- 6. g7 Kf7
- 7. Kh7 1-0 (Makarov 2007:14–15).
Any key square by any route
It is important that White wins if he gets his king to any key square and the path to a key square is not always direct. For instance, in the diagram on the right, the key squares for White are b5, c5, and d5. However, Black can prevent the white king from reaching a key square directly, e.g.:
- 1. Kd2 Ke7
- 2. Kd3 Kd7
- 3. Kc4 Kc6 (taking the opposition, see below).
However the white king can reach a key square (b5) by going on the other side of the pawn:
- 1. Kc2! Ke7
- 2. Kb3 Kd6
- 3. Kb4 Kc6
- 4. Kc4 (opposition, and Black is in zugzwang)
- 5. Kb5
- 4... Kb6
- 5. Kd5
and the white king has occupied a key square and has a winning position (Müller & Lamprecht 2007:20).
The second concept needed is opposition – when two kings face each other with only one square in between, the side with the move may have to move the king away and allow the opposing king to advance. The other king has the opposition.
However, Averbakh pointed out that the opposition is a means to an end; the end is penetration to a key square. If you can penetrate without the opposition, then do so. In this diagram, White should seize a key square by playing:
- 1. Kc5
and moving to a key square on the next move (e.g. 1... Kd7 2. Kb6). Taking the opposition by 1. Ke4 draws (as do any other moves).
If the pawn is not a rook pawn some rules apply:
Rule 1: With one exception, if the black king can get to the square in front of the pawn or the square in front of that (which are key squares), he draws. The reason is that if the black king alternates between those two squares, he can keep the white king from getting to a key square. The exception is the position in the diagram, and only if White is to move because of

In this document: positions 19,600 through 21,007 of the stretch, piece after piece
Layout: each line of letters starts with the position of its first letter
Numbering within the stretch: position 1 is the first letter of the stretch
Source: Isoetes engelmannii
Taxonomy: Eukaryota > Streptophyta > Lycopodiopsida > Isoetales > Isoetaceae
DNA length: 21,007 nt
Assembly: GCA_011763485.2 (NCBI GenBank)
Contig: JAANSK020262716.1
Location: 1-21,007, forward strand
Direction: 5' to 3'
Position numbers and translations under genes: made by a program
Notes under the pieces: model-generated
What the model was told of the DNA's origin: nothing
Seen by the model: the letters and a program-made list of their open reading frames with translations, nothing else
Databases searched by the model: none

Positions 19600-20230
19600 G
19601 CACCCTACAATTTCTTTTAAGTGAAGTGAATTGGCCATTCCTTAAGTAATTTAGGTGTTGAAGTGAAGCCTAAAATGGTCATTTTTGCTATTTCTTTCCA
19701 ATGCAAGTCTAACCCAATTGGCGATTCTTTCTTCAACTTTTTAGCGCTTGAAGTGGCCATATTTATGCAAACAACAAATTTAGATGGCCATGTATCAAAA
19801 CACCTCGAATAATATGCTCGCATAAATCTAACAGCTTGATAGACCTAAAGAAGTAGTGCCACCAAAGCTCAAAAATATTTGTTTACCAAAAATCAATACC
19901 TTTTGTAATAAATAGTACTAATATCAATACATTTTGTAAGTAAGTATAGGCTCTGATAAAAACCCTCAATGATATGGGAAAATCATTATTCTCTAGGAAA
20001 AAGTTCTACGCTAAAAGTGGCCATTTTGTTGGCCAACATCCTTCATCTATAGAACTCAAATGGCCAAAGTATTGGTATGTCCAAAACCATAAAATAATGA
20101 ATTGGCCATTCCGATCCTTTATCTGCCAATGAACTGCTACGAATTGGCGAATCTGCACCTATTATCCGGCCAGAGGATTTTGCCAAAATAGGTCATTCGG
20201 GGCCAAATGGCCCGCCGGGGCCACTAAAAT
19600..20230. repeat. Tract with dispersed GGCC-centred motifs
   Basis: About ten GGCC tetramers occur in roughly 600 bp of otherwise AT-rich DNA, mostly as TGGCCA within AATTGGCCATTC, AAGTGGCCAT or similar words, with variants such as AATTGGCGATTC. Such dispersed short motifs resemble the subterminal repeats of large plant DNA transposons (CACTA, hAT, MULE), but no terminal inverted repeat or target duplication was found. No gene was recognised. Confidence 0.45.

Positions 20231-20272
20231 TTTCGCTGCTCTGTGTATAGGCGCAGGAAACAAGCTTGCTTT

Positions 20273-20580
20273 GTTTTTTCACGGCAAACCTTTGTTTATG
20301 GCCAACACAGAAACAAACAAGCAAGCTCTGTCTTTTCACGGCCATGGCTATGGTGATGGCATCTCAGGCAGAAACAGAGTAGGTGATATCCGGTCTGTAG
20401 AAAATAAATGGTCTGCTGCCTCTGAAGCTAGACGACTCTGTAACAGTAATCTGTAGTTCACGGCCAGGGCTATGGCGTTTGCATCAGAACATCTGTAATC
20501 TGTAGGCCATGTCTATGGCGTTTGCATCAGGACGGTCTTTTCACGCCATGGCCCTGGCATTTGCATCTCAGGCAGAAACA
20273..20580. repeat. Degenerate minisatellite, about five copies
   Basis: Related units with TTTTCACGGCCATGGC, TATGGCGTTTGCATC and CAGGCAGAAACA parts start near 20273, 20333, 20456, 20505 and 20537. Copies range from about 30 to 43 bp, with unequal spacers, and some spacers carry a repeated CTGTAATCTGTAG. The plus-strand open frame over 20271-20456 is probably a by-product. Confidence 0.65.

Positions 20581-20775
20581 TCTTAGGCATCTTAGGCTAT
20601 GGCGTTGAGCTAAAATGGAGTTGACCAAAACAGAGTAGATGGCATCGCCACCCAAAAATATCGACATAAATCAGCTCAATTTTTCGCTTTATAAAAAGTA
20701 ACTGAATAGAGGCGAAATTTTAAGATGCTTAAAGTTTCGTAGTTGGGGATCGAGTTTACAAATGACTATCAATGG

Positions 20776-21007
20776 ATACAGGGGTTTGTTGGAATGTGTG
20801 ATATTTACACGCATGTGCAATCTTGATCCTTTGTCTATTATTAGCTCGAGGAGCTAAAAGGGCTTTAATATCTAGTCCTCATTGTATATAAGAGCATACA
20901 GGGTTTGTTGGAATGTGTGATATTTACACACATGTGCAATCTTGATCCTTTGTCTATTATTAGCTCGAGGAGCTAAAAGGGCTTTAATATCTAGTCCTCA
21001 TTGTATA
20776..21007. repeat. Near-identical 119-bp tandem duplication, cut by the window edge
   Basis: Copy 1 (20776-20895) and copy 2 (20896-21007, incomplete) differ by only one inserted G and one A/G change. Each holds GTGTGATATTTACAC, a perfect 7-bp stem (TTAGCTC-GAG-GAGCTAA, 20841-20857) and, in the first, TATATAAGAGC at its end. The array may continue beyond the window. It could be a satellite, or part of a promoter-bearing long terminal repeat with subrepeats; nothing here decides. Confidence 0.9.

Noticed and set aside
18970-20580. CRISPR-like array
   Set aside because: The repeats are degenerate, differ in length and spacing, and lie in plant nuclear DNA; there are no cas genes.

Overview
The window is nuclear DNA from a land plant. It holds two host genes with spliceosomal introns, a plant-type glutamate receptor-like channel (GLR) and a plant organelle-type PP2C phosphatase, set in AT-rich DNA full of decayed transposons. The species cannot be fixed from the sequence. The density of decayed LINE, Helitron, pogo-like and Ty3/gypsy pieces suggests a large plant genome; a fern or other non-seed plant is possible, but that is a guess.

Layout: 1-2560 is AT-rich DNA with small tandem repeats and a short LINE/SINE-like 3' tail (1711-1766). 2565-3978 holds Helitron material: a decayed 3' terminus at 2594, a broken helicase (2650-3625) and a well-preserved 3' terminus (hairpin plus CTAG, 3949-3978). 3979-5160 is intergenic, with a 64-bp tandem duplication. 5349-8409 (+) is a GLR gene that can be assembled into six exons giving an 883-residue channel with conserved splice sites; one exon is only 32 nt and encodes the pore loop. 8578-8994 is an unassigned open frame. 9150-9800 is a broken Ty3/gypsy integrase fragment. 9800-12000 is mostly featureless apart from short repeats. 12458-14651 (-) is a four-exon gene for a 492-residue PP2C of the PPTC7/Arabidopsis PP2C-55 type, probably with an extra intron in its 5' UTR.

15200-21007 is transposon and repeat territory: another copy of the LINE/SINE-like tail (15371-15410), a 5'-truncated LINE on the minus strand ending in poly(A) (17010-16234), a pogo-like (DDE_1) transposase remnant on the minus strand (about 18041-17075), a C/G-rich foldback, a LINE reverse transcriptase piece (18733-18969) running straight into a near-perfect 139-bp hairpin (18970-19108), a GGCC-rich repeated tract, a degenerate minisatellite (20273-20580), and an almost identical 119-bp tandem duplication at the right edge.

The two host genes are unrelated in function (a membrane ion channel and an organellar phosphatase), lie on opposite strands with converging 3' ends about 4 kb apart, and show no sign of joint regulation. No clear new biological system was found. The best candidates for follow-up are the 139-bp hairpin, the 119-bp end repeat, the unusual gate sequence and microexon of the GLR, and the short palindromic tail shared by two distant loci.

- 1. d7 Ke7 (Black was in zugzwang)
- 2. Kc7,
- 3. d8Q.
Otherwise, if the black king stays on one of those two squares, he keeps the white king from occupying a key square (Müller & Lamprecht 2007:16,21).
Rule 2: White wins if at least any two of the following conditions are met:
- (a) his king is in front of the pawn
- (b) he has the opposition
- (c) his king is on the sixth rank (Müller & Lamprecht 2007:21).
In positions in which fewer than two of the conditions are met, it may or may not be possible to get to a position meeting at least two of the conditions, depending on the position of the pieces and who is to move. In such positions, if the attacker can get to a position that meets two conditions, he wins. On the other hand, the defender may be able to prevent the attacker from getting to such a position (see #Defending drawn positions). Recall that rule 1 above gives a condition which draws for Black.